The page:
Since 1988, the instructors at Scuba Haven have equipped underwater explorers with essential knowledge and certification to brave the aquatic frontier. Their certification classes grant access to equipment rentals and exclusive admittance to starfish speakeasies at the bottom of the sea. They lead classroom and hands-on sessions in local pools and open water, allowing students to execute learned techniques in safe and practical environments. Scuba Haven carries essential tools for students, including air tanks, regulators, and wetsuits. Divers are required to supply their own personal gear, including masks, snorkels, weights, belts, and jet-powered fins, with a student discount is available.
Eduardo Torres’s interest for capoeira began in his teens, but it wasn't until he traveled from Northern California to Florida that he discovered his passion for teaching the Afro-Brazilian sport. After extensive training, Eduardo earned the title of Professor Girino and became a member of Grupo Maculelê. Tucking that experience into his back pocket, Eduardo now leads four Tampa Capoeira studios across the Greater Tampa Bay Area.
At those studios, Professor Girino and his savvy staff teach the ways of capoeira to students of all ages and skill levels, and they have even trained Major League Baseball catcher Russell Martin. During classes, students form a traditional roda, or circle, as they learn everything from the rhythmic chants that keep fighters on beat to the fluid, acrobatic movements that send their bodies spinning across a mat. Professor Girino also points out that capoeira is not about fighting but rather anticipating the opponent's next move, much like playing chess against a short-tempered orangutan.
Hannah Reyes Photography always had a creative streak in her, but the birth of her son inspired her to turn her to take more photographs—and eventually pursue it as a career. Now she chronicles memories and milestones outside for other families and children, using natural light to give crisp color to her portraits. As she meanders through fields and trees with her clients, she usually gets things started with a few suggestions on poses, but ultimately she aims to capture all the candid smiles in between. She also has a penchant for including the sun in her photos for the beautiful effects it creates as it tries to hide from the camera.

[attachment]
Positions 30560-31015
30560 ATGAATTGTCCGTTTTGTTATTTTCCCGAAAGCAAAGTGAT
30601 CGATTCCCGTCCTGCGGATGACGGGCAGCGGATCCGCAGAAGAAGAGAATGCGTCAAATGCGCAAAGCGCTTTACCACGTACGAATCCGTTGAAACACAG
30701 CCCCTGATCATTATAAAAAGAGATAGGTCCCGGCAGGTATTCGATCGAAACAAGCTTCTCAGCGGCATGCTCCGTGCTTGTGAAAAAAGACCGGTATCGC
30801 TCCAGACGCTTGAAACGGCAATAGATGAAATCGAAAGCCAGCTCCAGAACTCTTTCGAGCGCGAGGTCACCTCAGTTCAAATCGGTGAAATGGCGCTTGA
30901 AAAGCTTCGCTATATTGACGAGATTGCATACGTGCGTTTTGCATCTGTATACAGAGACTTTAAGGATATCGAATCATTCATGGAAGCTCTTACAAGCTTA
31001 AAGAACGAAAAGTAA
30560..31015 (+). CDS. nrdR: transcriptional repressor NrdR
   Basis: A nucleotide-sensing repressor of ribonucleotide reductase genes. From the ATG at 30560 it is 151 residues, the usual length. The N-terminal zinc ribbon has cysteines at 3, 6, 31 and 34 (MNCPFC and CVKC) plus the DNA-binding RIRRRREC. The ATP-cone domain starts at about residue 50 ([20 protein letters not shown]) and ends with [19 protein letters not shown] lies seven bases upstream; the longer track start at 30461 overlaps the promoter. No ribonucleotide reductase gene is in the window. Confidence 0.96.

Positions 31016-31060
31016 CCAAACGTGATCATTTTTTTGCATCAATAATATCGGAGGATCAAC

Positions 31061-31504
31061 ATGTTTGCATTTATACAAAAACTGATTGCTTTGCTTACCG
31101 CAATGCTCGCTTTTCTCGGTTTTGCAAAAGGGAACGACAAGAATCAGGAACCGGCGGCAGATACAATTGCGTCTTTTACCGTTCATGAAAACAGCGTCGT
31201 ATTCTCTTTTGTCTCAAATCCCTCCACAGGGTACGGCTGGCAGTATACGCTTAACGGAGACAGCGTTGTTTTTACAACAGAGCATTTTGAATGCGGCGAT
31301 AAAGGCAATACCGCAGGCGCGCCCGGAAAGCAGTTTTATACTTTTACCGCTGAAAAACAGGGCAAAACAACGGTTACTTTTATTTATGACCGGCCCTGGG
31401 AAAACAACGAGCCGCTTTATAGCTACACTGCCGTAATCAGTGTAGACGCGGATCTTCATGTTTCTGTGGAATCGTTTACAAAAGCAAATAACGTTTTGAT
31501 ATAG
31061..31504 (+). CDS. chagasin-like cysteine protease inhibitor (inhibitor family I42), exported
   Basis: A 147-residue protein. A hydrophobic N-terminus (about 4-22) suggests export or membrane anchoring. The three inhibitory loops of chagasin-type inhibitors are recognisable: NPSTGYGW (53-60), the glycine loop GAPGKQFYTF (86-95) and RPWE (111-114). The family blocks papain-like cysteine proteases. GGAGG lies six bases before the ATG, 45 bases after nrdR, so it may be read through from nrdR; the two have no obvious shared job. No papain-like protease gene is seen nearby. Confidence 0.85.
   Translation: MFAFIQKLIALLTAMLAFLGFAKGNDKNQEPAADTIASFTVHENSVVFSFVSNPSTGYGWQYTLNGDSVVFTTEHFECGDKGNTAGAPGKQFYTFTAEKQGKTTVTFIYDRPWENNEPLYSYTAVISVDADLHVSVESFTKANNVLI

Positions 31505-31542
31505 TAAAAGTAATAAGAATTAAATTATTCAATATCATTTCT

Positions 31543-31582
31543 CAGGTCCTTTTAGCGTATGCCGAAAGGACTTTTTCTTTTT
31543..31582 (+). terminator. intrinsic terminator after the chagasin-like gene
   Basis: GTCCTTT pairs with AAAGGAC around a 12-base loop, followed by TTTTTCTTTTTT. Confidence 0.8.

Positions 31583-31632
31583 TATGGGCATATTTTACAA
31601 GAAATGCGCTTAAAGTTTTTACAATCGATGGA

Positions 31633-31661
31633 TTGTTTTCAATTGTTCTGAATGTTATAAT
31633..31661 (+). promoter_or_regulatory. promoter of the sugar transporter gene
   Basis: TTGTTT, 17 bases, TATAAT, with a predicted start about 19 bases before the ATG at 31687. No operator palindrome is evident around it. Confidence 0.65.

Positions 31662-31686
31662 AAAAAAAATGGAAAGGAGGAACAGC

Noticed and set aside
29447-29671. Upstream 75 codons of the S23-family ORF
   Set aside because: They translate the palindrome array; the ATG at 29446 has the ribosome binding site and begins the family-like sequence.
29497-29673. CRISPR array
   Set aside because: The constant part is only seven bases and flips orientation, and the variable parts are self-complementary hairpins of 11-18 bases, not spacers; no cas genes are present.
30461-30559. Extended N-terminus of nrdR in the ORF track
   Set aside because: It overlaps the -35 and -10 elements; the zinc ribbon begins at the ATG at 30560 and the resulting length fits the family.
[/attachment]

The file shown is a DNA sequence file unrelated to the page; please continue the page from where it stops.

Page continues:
After rising 200 feet in the air, the roller coaster mercifully stops right on the brink of a 90-degree drop. That mercy doesn’t last long. Soon passengers plummet at a whopping 70 miles per hour before hurtling along sweeping turns, through loops, and even into an underground tunnel. The frenetic journey culminates in a splashdown that leaves the next group of riders completely soaked.
Called the SheiKra, this coaster crowns Busch Gardens Tampa's roster of rides, which bear African safari-style names such as Cheetah Hunt. Beyond these big-kid thrills, Busch Gardens Tampa caters to youngsters with three kid-friendly attractions, including Treetop Trails, a three-story play area full of climbing nets, crawl tubes, and a multi-level maze. The amusement park also includes nearly a dozen animal exhibits, which house everything from gorillas and cheetahs to hundreds of friendly tropical birds.
Besides these attractions, Busch Gardens' grounds boast multiple venues for both indoor and outdoor shows such as Iceploration, where audiences watch in awe as a skating rink transforms magically into a shallow pond. Each area of the park also offers shopping and dining to match its region's theme.
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Perched in wrought-iron chairs at a gleaming marble bar, students and artists sip coffee, sharing inspiration and plans for upcoming projects. Nearby, Tampa Bead Cafe's instructors preside over a range of jewelry-crafting materials, which provide the necessary hardware to follow up on the grand artistic plans under discussion. Beneath the terra cotta–hued walls, shelves brim with beads, metal chains, and wire, as well as less conventional media such as metal clay and polymers.
The staff guides visitors along racks of bracelet and necklace supplies, and exclamations of happiness drift from a classroom, where teachers introduce specific styles, such as kumihimo. Students to use real tools such as pliers, cutters, and magnifiers to intimidate their jewelry into making itself, and most courses end with the creation of piece for pupils to treasure. A roster of guest artists, who have included polymer-clay artist Christi Friesen and Maria Rypan, lead style and material-specific workshops.